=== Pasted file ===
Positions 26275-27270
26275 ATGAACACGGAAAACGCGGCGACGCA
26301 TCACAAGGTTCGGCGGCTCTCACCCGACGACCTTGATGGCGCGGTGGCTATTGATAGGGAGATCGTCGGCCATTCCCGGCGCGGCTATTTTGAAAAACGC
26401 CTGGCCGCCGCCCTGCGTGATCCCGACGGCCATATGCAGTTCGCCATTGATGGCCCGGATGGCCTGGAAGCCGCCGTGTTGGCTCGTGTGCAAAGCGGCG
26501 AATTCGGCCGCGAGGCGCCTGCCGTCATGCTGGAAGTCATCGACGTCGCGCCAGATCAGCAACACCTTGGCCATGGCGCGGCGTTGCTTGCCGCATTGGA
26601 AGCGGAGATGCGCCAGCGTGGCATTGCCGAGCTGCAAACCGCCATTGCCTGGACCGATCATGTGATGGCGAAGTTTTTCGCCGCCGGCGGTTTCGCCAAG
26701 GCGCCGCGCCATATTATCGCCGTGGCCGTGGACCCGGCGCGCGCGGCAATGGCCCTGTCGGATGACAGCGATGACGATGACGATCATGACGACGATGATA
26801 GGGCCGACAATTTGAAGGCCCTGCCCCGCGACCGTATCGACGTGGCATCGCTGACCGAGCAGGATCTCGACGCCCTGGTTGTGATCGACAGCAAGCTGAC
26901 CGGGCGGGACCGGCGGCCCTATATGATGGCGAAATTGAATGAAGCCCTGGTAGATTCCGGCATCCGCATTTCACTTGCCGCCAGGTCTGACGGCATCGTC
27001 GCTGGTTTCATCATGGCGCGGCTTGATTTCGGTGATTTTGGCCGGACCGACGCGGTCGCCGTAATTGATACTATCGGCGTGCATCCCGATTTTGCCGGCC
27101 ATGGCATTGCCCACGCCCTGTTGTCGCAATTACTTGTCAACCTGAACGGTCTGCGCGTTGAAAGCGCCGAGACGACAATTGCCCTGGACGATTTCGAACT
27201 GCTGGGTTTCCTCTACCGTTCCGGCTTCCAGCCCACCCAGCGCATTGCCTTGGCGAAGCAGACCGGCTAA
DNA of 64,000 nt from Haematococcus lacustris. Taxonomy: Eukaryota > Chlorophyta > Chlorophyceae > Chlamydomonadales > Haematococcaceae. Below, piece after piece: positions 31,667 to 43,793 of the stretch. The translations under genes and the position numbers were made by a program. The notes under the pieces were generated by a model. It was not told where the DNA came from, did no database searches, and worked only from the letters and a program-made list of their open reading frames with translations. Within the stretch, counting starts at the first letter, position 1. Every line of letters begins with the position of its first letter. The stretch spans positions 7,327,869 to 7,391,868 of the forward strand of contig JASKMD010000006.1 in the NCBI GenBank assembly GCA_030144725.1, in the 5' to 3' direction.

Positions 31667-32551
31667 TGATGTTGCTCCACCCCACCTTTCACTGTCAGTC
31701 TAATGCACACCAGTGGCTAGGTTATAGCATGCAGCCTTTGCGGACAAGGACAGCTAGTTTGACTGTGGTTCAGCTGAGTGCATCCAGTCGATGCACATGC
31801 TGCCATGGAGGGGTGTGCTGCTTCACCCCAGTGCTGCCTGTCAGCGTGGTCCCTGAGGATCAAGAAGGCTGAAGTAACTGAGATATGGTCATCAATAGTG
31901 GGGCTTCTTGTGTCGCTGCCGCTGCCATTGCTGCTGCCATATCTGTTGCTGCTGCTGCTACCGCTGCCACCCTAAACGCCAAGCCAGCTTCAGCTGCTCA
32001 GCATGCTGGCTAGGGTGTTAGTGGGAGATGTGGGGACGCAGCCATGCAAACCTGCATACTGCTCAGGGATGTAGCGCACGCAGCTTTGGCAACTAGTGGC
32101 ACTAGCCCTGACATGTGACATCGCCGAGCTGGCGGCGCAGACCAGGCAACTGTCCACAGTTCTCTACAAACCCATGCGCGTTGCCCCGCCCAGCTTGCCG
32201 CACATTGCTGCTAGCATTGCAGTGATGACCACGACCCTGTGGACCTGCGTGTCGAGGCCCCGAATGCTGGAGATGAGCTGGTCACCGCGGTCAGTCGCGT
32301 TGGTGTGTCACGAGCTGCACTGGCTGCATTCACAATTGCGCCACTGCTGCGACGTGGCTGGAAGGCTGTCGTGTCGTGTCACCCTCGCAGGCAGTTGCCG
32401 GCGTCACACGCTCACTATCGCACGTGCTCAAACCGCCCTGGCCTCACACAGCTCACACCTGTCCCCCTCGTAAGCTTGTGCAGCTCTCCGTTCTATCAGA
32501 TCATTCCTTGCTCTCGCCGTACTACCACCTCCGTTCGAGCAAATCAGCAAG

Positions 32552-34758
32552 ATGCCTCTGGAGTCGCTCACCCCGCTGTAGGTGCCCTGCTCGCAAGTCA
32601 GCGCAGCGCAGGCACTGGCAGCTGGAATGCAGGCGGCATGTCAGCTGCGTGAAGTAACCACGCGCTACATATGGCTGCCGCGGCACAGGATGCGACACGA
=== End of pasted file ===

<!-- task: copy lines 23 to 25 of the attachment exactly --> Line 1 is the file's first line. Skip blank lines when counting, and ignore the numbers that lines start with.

32401 GCGTCACACGCTCACTATCGCACGTGCTCAAACCGCCCTGGCCTCACACAGCTCACACCTGTCCCCCTCGTAAGCTTGTGCAGCTCTCCGTTCTATCAGA
32501 TCATTCCTTGCTCTCGCCGTACTACCACCTCCGTTCGAGCAAATCAGCAAG

Positions 32552-34758